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Volunteer Highlight

Joining Forces To Feed Hungry Seniors

Nearly 100 needy seniors are receiving delicious restaurant meals once a week, thanks to a new collaboration between the Pasadena Senior Center, Altaeats restaurant, and Harvest Village Ministries. Seniors are having tremendous difficulty getting enough food since the coronavirus hit. “We found people who hadn’t eaten in four days,” Pasadena Senior Center Executive Director Akila Gibbs explained.

The partnership began with the Center’s broken refrigerator. Looking to see if a local restaurant could help, the Center reached out to a local favorite, Altaeats on Allen Avenue in Altadena. Owner Paul Ragan didn’t have an extra fridge, but he had been looking for a way to provide food to people who were struggling to get enough to eat. Ragan was ready to make the meals at his restaurant but needed someone to identify those who needed it the most, and to deliver what his chefs prepared.

The Pasadena Senior Center was ready to do both. Staff could pinpoint the neediest seniors on the emergency food list, and, thanks to Harvest Village Ministries, a small church that usually focuses on violence prevention by holding workshops in local high schools, it already had a distribution network. Myhisha Myles, the church’s director of operations reached out to the Pasadena Senior Center offering to help as a food delivery service.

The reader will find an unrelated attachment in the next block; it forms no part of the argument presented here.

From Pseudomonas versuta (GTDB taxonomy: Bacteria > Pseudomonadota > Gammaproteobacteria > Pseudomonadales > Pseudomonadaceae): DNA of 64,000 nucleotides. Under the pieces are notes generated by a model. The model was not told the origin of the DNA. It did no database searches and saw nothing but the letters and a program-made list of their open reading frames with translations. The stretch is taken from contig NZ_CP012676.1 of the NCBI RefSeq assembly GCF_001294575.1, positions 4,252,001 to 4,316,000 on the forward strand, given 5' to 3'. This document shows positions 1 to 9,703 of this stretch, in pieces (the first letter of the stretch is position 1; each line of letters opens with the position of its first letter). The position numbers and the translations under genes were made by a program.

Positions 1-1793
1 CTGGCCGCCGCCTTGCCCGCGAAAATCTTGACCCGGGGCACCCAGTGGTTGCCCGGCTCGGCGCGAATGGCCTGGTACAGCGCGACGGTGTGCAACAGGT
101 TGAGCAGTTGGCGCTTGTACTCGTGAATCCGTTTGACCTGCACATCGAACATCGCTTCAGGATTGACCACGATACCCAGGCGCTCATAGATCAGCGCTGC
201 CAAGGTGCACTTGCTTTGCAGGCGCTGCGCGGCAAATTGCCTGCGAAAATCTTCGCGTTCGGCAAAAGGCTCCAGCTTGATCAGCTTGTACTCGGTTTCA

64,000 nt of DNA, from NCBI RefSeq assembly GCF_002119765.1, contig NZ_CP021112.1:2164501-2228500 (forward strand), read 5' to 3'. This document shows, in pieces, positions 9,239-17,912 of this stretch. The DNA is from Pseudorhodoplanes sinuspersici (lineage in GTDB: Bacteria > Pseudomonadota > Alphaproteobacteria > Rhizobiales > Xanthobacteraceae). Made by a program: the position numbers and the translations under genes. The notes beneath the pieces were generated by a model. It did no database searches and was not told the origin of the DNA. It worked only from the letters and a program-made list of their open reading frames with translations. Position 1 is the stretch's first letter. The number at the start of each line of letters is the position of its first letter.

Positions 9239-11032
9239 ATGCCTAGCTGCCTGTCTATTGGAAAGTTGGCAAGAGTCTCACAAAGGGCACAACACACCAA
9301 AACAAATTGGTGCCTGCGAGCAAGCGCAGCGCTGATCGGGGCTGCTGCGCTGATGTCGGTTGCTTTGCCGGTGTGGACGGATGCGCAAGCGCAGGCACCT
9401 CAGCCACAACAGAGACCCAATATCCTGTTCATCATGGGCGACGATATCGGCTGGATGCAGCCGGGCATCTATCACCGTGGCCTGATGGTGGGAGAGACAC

At first, Ragan committed to providing 40 meals every Thursday for the Center to distribute. The next week he doubled that to 80 meals, and the following week he upped it to 90. He’s also providing meals for health care workers and first responders. When he heard the staff at a local convalescent home was locked down due to the virus outbreak, he provided 50 meals for them, too.

Ragan is picking up the tab for the food himself, although a few of his regular guests have given him donations. “I realized that people are hungry, people are out of work, they don’t have any money. The basis of what I do is I prepare food for people.” Ragan explains. “What I do is feed people. I have to figure out how to do that, otherwise I’m useless,” he adds.

Gibbs says seniors love the meals they get. “They call and say how delicious it is, and how thankful they are. It’s a really big hit.” She says the Center buys large supplies of food to give to the 200 seniors on the Center’s emergency food list, and the restaurant meals help stretch their food budget. Still, she says she’s nervous the Center could run out of money. “We’re a non-profit so we need to keep raising money so that we can continue to feed them.”